The intent here is a synthesis of the narrative style of Franklin W. Dixon, the nom de plume of the committee responsible for the Hardy Boys books, with the misanthropy of French novelist Michel Houellebecq.
Frank and Joe Hardy, two teenagers living in the United States of America in the mid-part of the twentieth century, approached the seaside town of Bayport, their home since childhood. They were rolling along in their bright yellow convertible and enjoying the view of Barmet Bay. Suddenly Frank spotted several homeless men, most of them in their elder years, down by the wharf.
“That fellow looks like he’s lost all will to live,” he remarked.
Joe turned to look at where Frank was pointing. He saw a figure resembling an old sailor, wearing tattered clothing and sporting a menacing grimace. Suddenly, the sailor set upon a younger homeless person with a knife.
“Frank, look!” Joe cried, impetuously. “We must do something!”
Frank shook his head.
“I’m not so sure about that,” he said. “Given the entrenchment of American laissez-faire capitalism, intervening in this case would accomplish practically nothing. I would recommend we turn a blind eye to the sufferings of the lower social orders, whose status is immutable, and distract ourselves with hedonistic pursuits. Look, there’s a brothel down by the bay.”
Joe nodded his head, conceding that Frank was probably correct. Their convertible came to halt outside the brothel. Lurching out of the ramshackle door was saw their friend Chet Morton. He was clutching a jelly donut.
“Hey guys,” he cried out. “I had a whale of a time in there, and what’s best about it, they gave me a free donut!”
Frank and Joe laughed at jolly old Chet. As a boy, the Hardys’ affable friend had been repeatedly beaten by his father and made to clean the toilet bowl with his tongue. Chet’s father had instilled in his son intense feelings of shame and inadequacy. Food, compulsive eating, and masturbating were his only consolations now he was an adult.
“How much for half an hour in there?” inquired Joe eagerly, pointing inside the brothel.
“Only five bucks!” exclaimed Chet, excitedly. “It’s a steal.”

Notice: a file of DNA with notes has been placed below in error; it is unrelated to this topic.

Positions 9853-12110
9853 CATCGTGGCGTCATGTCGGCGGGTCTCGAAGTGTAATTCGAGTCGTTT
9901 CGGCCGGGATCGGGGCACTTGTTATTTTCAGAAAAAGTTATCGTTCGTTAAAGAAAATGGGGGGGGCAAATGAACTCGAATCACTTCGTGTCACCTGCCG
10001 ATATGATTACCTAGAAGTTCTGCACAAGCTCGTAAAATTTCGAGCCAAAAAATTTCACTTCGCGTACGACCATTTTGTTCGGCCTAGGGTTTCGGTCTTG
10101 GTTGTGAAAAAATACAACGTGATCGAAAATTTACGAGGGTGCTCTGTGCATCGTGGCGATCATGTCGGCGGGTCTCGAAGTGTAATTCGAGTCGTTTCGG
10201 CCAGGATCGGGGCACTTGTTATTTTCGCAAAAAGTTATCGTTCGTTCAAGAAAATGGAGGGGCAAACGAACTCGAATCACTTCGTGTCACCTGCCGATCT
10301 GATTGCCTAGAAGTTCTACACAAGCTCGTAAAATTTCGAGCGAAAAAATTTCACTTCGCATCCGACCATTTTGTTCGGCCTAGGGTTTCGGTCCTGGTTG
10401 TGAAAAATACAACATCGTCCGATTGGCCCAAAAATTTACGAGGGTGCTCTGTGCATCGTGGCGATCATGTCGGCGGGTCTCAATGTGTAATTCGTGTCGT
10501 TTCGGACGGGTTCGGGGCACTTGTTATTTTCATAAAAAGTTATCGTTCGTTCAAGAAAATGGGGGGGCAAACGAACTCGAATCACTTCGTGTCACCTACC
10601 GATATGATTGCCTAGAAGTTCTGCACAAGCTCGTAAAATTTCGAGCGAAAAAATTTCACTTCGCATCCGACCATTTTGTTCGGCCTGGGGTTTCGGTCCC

The boys bid Chet farewell and then entered the brothel. They only had a total of four dollars and twenty cents left after a weekend of camping in the Fortress Mountains (investigating a lumberjack who had kidnapped his sister) and so the boys were obliged to forcefully negotiate a discount for the services of a whore. At one point, Frank even threatened to have his father shut the brothel down.
“Alright, alright!” said the monkey-faced man at the front desk. “Four bucks it is, but you’ll have to share.”
Frank and Joe ascended to a dimly lit and dusty room where a whore awaited them on a bed. She laughed when she saw them.
“You two look like brothers,” she said.
“We are brothers,” Frank retorted. “I’m Frank and this is Joe. We’re the Hardy Boys.”
Suddenly the whore turned white, as if she’d seen a ghost.
“I don’t know nothing about that little boy that went missing,” she protested. “I was out of town when it happened.”
Frank turned aside and whispered furtively to Joe. “I suspect foul play here. I don’t believe for one second that she doesn’t know anything about this alleged little boy. Let’s just proceed as if we suspect nothing and see if she inadvertently lets slip a clue or two.”
“Clever sleuthing,” Joe agreed.
The two boys proceeded to strip naked and took it in turns thrusting into the whore, who groaned with pleasure. The noise was loud enough to wake up somebody who was stashed away in the nearby closet. This person banged on the door loudly. “Hold on a minute,” said Frank. He investigated the mysterious locked closet door, kicking it open. Inside he found… a little boy!
“I don’t know nothing about him!” shrieked the whore.
“Likely story,” said Joe. “That must be the little boy who disappeared on the night of April seventeenth after his tricycle was found at the bottom of Bullsblood Gulch. What are you doing with him?”
“OK, OK… I’ll confess everything,” said the whore. “The truth is, he’s my illegitimate son. I had to hide him to protect myself from the wrath of my father.”
Frank nodded. “I knew it,” he said to Joe. “Also, notice how centuries of Catholicism have instilled oppressive feelings of guilt in this young woman.” He pointed to the crucifix on the wall. He continued, “She feels unclean to have given birth to a bastard, and yet in only one decade, she will have nothing to worry about, because all vestiges of sexual morality will be eradicated by the Sexual Revolution, as well as the intensification of the commodity culture.”
“You’re right,” said Joe.
“Mommy!” cried out the little boy. He ran to the whore and threw his little arms around her neck.
Frank and Joe laughed.
“Well, Joe, it looks like we’ve solved the Mystery of the Missing Bastard Son.”
“You’re right,” said Joe. “Now where’s that donut Chet promised?”